Does your RV sit unused for most of the year? If it does, the thought of renting it out may have crossed your mind. After all, earning some extra money rather than just spending a boatload to be an RV owner has its appeal.
RV Rental company RVShare said the number of bookings for the Fourth of July 2021 doubled from the prior year. And the cost for a renter is up 5-10%. This means there is a lot of money to be made in renting your RV.
But are the benefits worth the potential disasters? Keep reading to help you decide.
Benefits of Renting Your RV
There are some benefits to renting out your RV. The main one is money. You can earn a lot of extra money by renting out your RV. Most people pay $50 to $200 a night to rent an RV.
While the company you rent through will keep a portion of the fees, that’s still some huge earning potential. Even if you rented it out just one month out of the entire year, you could earn anywhere from $1,500 to $6,000 (before rental company fees). Typically, the nicer your rig, the more you can charge to rent it out.
Renting your RV could pay for your payments, insurance, and more depending on how often you rent it and how much you charge. Sure there are some risks. But getting to RV for “free” by making your rig pay for itself seems like a pretty sweet deal.
Another benefit to renting your RV is to help other would-be RVers. Many people who are looking to purchase an RV like to try several types of RVs before buying. By renting your RV you can help someone decide which rig is a good fit for them.
Most, if not all, rental companies are also free to use. You’ll only have to pay a portion of the earnings if someone books your RV. That means you don’t waste money listing your RV only to have no interest from renters.
Drawbacks of Renting Your RV
Of course, money isn’t everything and there is definitely the potential for major headaches when renting out your RV. Many RVers have concerns that people will destroy the interior, crash the RV, incorrectly dump the tanks (or not dump them at all), or even leave it stranded on the side of the road somewhere.
While these are valid concerns, there is some good news. Many people who actually rent out their RV through a company report mostly positive experiences. It is just like renting out a house. You’ll have some pleasant experiences and some not so good.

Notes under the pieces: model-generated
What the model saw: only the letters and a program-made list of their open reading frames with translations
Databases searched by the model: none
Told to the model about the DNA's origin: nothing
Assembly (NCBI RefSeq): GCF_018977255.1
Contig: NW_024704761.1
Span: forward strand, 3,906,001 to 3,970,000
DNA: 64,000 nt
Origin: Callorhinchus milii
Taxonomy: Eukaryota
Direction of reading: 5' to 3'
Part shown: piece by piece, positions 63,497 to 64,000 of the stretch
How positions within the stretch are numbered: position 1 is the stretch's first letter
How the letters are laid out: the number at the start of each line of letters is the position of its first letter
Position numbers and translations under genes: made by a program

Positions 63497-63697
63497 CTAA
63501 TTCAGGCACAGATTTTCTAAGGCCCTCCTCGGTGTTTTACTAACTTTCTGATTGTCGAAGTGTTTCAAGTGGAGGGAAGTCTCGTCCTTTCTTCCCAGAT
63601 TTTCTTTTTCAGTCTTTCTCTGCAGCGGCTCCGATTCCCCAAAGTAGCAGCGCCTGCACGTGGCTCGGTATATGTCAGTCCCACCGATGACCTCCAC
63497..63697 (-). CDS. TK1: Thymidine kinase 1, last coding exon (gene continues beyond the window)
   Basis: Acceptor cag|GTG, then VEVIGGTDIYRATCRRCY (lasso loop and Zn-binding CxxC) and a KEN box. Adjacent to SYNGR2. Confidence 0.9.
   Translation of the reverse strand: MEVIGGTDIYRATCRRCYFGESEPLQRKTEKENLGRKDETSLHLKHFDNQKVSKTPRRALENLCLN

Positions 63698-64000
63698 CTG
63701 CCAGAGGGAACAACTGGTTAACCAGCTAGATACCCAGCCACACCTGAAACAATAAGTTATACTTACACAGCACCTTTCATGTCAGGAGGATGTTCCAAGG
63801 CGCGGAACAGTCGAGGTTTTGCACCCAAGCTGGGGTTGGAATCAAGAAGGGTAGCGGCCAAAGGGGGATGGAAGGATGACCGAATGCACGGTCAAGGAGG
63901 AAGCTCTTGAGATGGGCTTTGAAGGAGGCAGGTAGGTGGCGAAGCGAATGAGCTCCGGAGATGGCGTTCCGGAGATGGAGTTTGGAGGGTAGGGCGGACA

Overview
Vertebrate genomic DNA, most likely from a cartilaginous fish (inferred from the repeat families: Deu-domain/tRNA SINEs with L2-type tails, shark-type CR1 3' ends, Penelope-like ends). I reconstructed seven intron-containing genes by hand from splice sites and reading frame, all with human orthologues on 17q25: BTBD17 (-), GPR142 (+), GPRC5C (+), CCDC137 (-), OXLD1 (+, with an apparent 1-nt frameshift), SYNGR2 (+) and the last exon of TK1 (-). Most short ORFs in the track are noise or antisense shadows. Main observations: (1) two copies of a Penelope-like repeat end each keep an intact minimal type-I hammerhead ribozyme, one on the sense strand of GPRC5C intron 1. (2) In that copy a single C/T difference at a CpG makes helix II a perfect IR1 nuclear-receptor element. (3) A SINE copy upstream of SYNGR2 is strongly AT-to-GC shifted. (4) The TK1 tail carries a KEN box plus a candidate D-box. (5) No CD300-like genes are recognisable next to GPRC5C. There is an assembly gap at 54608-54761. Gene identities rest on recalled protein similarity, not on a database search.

Another obvious downside is if you are renting your RV out, you can’t use it yourself. You can solve this by marking your RV as “unavailable” during the times you plan to use it. You will be in control of your schedule at all times so this isn’t too big of a problem.
You also need to consider that repairs take time. In the current market, repairs take a LOT of time. That means if someone ruins your RV, you could be out of commission for the entire camping season. That would definitely be an awful experience. If you’re handy, you may be able to fix some things by yourself, but still. This drawback cannot be overlooked.
If you have concerns about damage, keep reading to learn more about what rental companies offer. You’ll also have a lot of protections and insurance when using a rental company to facilitate the transaction.
What Protection Do You Have When Renting Your RV?
First, you will have the final say in who you rent your RV to. If you talk to someone and they seem irresponsible or like they’ll throw an enormous party in your RV, you can simply tell them “no”. In addition, most rental companies screen potential renters to ensure they meet specific criteria.
Another protection you’ll have as an owner is comprehensive, collision, and liability insurance, at least for newer RVs. RVShare, for example, only provides liability coverage on RVs older than 15 years which would be a definite no-go in my book. No way would I let someone drive my RV with only liability coverage!
For all RVs, you’ll be able to keep the damage deposit if things need to be repaired. If repairs exceed the damage deposit, you can file a claim with the company insurance for newer RVs. Most rental companies also offer 24/7 roadside assistance and towing. That means if your renter gets stranded on the side of the road, there are plenty of options for them to get help (as opposed to just abandoning your RV).
If you decide to rent your RV, make sure you read the fine print. Not all RV rental companies offer the same protections. Read and re-read to make sure you understand everything for your specific situation before signing away your rig.
So Should You Rent Out Your RV?
You shouldn’t take renting out your RV lightly. If you’re like most RVers, your rig is your baby and you take wonderful care of it. You simply don’t know how people will treat your RV until it happens.
From what I have heard, most people have fairly positive experiences overall. However, unfortunately, it usually takes just one negative experience to give you a bad feeling. I think there is definitely a market for renting out RVs. If I were going to do it though, I would purchase an RV specifically for that purpose and keep my primary rig for my own personal use.